Eating with blue polar bears
Published 7:01 am Sunday, October 1, 2017
Last week cats; this week polar bears! Another artifact found on display at the Hormel Historic Home is a Dedham Pottery plate featuring blue polar bears.
To ensure the safety of the antique, we have chosen to keep the plate stored away, but we are now able to share it with guests in a display cabinet in the Event Center corridor.
We do not know exactly how the plate came to be in the collection of the HHH, but with its historic origin, we are pleased it is here. It could have belonged to Mrs. Hormel or she could have gifted it to the YWCA, but regardless, it is old, it is lovely, and it is now available for you to see.
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The history of Dedham Pottery was inspired by the 1876 Centennial Exposition in Philadelphia. There, Scottish potter, Hugh C. Robertson saw pottery from China that had a blood-red crackled glaze and he was moved to create his own version using the signature cobalt blue seen on our plate. Robertson was part of a family business known as Chelsea Pottery which was founded in Chelsea, Massachusetts, in 1867. In 1896, the family moved their business to Dedham, Massachusetts, and changed the name accordingly.
Popularity of the hand-painted Dedham pieces has grown since the company stopped producing in 1943. The most widely recognizable pattern is of crouching rabbits, but over 50 patterns were created including chicks, butterflies, lions, ducks, elephants, dolphins, swans, turtles and polar bears. The company made a wide variety of service pieces and many are available on ebay.com and other online collector sites.
The process of creating the distinctive designs was long and included an obscure combination of materials and environmental conditions. Once a piece was decorated it was placed in a kiln for a second firing lasting 24 hours. When the still warm glaze met cooler air, the glaze began to crackle, leaving the unique design. To accentuate the design, lampblack was then rubbed into the cracks. Dedham Pottery is an excellent example of the use of nature to inspire creativity during the Arts and Crafts movement. Its whimsical and creative design appeals to those wanting a one-of-a-kind piece.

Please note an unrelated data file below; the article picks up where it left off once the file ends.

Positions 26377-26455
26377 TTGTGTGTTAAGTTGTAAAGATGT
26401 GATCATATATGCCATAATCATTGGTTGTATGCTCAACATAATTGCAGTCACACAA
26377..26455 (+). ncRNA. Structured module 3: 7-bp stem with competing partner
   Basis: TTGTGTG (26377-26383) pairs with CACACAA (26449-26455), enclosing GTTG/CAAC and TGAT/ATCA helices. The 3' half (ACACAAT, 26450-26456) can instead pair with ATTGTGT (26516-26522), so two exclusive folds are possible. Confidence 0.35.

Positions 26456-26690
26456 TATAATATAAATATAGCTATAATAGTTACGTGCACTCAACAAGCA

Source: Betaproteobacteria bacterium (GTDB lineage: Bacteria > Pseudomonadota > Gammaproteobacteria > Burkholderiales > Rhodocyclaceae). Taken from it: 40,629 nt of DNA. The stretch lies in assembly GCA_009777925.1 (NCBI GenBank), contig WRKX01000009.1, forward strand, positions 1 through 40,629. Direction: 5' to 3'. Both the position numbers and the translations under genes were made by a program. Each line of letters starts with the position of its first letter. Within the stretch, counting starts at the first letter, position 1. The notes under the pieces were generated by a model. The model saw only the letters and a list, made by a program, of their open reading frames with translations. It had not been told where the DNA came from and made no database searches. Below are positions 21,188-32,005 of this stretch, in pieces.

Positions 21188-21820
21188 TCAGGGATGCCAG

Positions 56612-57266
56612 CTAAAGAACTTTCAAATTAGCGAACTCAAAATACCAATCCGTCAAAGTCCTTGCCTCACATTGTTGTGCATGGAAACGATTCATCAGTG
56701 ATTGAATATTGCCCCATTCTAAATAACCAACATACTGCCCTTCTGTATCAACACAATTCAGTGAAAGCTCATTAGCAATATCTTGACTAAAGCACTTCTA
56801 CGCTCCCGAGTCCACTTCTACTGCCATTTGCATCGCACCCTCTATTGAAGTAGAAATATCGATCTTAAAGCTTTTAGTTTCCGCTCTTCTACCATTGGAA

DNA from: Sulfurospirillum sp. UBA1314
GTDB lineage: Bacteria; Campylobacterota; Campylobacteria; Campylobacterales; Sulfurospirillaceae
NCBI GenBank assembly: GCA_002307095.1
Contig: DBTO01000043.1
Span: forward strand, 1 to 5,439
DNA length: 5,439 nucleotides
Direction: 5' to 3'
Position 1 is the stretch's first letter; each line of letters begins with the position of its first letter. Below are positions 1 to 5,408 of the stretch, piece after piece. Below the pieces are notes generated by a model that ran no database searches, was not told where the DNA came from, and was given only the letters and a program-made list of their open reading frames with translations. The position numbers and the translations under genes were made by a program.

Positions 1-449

In 2003 an event was held in the historic carriage house of the Hormel Home which featured a presentation by antique expert Gwen Znerold of Des Moines. During her visit to the Hormel Home she was shown the antique polar bear pottery and exclaimed of its beauty and condition.
No one knew until then that the HHH had such a prized antique in its collection.
Autism Emergency Preparedness Workshops
9 -11 a.m.; 2-4 p.m.; 6-8 p.m., Monday
Free at the Arc 401 2nd Ave. NE. Register at www.thearcmc.org
History Happy Hour: History of Oakwood Cemetery
5:30 p.m. social; 6 p.m. presentation, Monday, Oct. 9
Presented by Jaimie Timm, Mower County Historical Society curator. The History of Oakwood Cemetery will discuss how the cemetery got its start, explore its location as one of Austin’s oldest claims, and look at a few of the people buried on its grounds. Free for members of the HHH, Mower County Historical Society, and Friends of the Library. $5 non member. Snack and cash bar available.